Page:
Researchers believe the bacteria located in the gastrointestinal tract may be inherited from father to offspring determining later disease risk, such as obesity. In older males, this bacterium may promote conditions like prostatitis that can result in prostate cancer.
It has been well documented that the future health of offspring is influenced by the condition of the male parent. Paternal obesity in mice has been linked to various health effects, such as obesity, cardiovascular and reproductive disorders in first generation offspring.
Similar effects have been noted in humans but the mechanism of transmission to the offspring has yet to be defined.
Cheryl Rosenfeld, an associate professor of biomedical sciences in the Missouri College of Veterinary Medicine, and her team began by collecting the seminal fluid and vesicles from male mice. They then sequenced the DNA of the bacteria located in the reproductive organs and fluid.
Advanced bioinformatics tools and programs helped narrow down and identify each microorganism.
"The data showed that the bacterial composition found in the male reproductive tract contained potentially detrimental bacteria that can be transmitted to female reproductive partners and offspring," Rosenfeld said.
"Additionally, further testing showed this bacterial community contains the bacteria that may cause obesity in rats.”
Microbiomes are easily influenced by environmental factors such as temperature, the pH or acidity of the environment and whether there's a food source like probiotics or prebiotics or synbiotics to promote bacterial growth.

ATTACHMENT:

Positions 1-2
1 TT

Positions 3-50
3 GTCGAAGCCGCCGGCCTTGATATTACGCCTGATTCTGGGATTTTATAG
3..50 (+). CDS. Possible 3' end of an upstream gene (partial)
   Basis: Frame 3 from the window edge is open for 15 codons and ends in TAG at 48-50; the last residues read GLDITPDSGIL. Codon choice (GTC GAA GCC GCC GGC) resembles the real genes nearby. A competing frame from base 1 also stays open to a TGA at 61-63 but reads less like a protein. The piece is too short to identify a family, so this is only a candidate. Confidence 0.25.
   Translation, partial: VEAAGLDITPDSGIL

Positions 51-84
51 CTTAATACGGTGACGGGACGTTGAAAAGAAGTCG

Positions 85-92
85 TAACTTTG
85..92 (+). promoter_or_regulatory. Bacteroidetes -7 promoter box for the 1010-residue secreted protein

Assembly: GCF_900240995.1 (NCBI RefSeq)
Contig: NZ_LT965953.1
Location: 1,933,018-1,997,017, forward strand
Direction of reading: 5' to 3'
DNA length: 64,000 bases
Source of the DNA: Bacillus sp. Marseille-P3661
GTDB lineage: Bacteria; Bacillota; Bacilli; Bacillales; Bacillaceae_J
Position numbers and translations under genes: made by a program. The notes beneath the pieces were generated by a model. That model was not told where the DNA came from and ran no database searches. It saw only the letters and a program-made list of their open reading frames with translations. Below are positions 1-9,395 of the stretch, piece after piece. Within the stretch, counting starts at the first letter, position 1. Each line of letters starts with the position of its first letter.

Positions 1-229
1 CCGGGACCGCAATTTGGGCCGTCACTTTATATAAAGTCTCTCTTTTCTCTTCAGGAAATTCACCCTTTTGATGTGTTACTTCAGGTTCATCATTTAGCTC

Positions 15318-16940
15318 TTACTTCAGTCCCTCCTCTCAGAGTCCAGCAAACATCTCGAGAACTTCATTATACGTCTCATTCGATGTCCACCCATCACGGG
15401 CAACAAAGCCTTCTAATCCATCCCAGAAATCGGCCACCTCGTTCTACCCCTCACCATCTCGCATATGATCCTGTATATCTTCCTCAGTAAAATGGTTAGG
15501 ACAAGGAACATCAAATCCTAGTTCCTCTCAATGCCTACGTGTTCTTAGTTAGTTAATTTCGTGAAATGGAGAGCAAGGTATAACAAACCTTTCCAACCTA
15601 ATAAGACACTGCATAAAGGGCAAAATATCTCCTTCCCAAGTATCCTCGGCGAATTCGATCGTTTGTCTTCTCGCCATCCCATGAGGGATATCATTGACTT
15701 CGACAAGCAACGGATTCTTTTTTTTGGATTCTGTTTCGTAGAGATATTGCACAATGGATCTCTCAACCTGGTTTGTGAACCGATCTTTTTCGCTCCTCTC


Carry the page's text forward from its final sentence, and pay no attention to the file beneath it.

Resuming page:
Seminal fluid significance
The male reproductive tract provides a unique environment in which bacteria thrive. Seminal fluid, which contains this bacterium, is located in temperature controlled, carbohydrate-rich conditions needed to feed bacteria.
This fluid is slightly basic (pH < 7.2) and contains fructose, proteins, enzymes, mucus, vitamin C, flavins, phosphorylcholine and prostaglandins.
Fructose is thought to provide the primary source of metabolic energy for the spermatozoa, but this nutrient can also be utilised by microorganisms, such as fructophilic lactic acid bacteria.
Therefore, the seminal vesicles could provide a unique niche for such microorganisms to thrive.
The researchers said understanding how these genetic and environmental factors influenced this particular microbiome could help in understanding how possible developmental disorders and diseases were passed down by fathers to their offspring.
In a similar study, it was speculated that fathers transmitted information via microbiota to their partners and progeny. The most likely source of such microbiota was the seminal vesicles.
In discussing the importance of these results, the researchers wrote that the microbiomes present within each of these environments may have evolved over time to the specific qualities of each niche.
Bacterial phyla that dominated in the seminal fluid, including Proteobacteria, Actinobacteria, Fusobacteria, and Firmicutes could utilise fructose and other carbohydrates produced by the seminal fluid glands as energy sources.
They agreed that gut dysbiosis could result in metabolic, neurological, and other disease states, pointing to two Lachnospiraceae that increased in number in the faecal samples of the male mice.
Gut colonisation by this bacterial family had been previously linked with increased body weight and hyperglycemia in mice.
Source: Nature/Scientific Reports
Published online ahead of print, doi:10.1038/srep23027
“Discovery of a Novel Seminal Fluid Microbiome and Influence of Estrogen Receptor Alpha Genetic Status.”
Authors: Angela B. Javurek, William G. Spollen, Amber M. Mann Ali, Sarah A. Johnson, Dennis B. Lubahn, Nathan J. Bivens, Karen H. Bromert, Mark R. Ellersieck, Scott A. Givan & Cheryl S. Rosenfeld